Eating mindfully means being aware and thoughtful about every bite that you put in your mouth. When you don’t pay attention to what you are eating it is really easy to overeat. This is exactly what happens when you start eating a bag of chips in front of the TV, or go for that ice cream straight out of the pint. Without making conscious choices about what you are eating, and how much you plan to eat, you could take in hundreds more calories a day than you mean to—all without actually being hungry.
Here are a few strategies to become more mindful in your eating after weight loss surgery:
- Create an eating space. Use your dining room table as it is intended and clear it of all clutter. Make this your eating space. If you are going to eat anything, then you sit down at the table. This means no more couch eating in front of the TV. Make your eating space more inviting by setting up a nice placemat and dishes that will help you enjoy the moment and appreciate the food that you are eating.
- Keep a journal. This is a highly recommended practice prior to surgery, as it helps you focus on what you are eating and how you can make improvements in your diet. However, keeping a journal after surgery can also be helpful. The practice of writing down what you are eating every time will help prevent you from engaging in mindless snacking.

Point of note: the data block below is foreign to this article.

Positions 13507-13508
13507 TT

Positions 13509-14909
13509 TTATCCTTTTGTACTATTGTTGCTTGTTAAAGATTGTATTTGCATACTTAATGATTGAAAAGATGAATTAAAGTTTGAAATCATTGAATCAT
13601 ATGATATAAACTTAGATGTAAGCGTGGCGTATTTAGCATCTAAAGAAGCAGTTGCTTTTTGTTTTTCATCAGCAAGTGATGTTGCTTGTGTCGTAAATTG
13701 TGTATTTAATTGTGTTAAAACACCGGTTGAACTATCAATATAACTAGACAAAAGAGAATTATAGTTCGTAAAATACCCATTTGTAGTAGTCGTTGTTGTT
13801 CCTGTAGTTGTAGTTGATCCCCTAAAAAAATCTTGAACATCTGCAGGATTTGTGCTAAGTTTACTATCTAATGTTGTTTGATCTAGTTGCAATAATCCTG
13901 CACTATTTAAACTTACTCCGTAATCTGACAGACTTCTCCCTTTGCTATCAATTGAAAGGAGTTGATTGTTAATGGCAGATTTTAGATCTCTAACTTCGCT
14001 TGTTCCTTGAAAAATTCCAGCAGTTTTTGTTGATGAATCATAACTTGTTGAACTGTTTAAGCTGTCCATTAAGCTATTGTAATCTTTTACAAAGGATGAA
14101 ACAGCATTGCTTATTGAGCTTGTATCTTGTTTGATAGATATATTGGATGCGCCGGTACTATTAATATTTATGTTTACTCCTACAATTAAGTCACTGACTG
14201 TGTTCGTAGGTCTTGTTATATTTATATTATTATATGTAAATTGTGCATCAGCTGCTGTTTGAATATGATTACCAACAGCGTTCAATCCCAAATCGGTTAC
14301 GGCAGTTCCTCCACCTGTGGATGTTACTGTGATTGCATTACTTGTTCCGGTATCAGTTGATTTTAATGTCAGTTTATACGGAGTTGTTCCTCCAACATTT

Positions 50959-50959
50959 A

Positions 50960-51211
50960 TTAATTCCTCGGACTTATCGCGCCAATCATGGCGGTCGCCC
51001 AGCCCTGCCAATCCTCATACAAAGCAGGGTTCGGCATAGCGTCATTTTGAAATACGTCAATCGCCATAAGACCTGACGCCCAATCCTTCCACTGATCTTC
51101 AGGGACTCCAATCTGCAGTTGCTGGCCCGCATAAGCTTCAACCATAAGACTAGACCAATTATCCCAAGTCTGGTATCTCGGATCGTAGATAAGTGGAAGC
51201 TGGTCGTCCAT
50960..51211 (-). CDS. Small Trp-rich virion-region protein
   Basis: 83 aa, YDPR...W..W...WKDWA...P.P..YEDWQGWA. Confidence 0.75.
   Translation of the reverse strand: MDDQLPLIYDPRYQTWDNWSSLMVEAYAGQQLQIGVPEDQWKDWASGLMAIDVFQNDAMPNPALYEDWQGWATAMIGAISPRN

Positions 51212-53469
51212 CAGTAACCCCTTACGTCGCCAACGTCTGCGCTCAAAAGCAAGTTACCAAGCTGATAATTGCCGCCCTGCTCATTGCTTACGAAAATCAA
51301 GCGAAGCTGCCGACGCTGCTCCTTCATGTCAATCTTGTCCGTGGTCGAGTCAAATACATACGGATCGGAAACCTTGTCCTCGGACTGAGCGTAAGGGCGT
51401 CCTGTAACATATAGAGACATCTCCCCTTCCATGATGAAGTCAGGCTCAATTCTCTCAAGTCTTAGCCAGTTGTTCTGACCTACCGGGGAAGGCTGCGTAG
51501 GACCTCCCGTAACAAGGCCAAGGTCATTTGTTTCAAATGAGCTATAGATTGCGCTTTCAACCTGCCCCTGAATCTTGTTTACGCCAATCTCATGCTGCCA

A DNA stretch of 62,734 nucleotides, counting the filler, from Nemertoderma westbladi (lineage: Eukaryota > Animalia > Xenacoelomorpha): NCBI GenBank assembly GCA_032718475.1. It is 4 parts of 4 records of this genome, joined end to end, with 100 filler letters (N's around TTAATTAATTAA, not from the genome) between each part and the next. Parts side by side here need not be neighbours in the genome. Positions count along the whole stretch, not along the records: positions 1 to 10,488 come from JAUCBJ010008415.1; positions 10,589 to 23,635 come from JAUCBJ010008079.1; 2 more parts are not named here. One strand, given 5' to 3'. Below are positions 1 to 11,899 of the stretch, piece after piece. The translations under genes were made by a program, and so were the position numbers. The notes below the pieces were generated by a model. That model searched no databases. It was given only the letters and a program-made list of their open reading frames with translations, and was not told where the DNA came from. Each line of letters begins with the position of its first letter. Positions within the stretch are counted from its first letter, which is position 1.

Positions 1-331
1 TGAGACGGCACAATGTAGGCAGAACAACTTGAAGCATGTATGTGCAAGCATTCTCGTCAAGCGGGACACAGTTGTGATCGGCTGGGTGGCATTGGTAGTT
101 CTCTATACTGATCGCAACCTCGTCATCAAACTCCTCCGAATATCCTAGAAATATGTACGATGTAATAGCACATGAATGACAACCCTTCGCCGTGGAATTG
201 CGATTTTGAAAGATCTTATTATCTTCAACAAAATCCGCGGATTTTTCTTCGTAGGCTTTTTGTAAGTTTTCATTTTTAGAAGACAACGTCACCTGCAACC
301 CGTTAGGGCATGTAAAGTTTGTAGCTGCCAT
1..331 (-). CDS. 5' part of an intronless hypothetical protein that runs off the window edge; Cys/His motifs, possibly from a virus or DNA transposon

- Remove yourself from temptation. This is especially important at social gatherings where food is often present. If there is a buffet table nearby, then station yourself as far from it as possible. Go to the event with a clear expectation of what you will be eating, and then stop. It may be helpful to contact the host beforehand and ask about their food plans, this way you will know if you should eat before you go.
Becoming a more mindful eater has nothing to do with learning to cut calories or control your appetite, and everything to do with your mental relationship with food. Be more conscious with every bite you take. This can help you stay healthy as you continue losing weight and learn to keep it off for the long-run.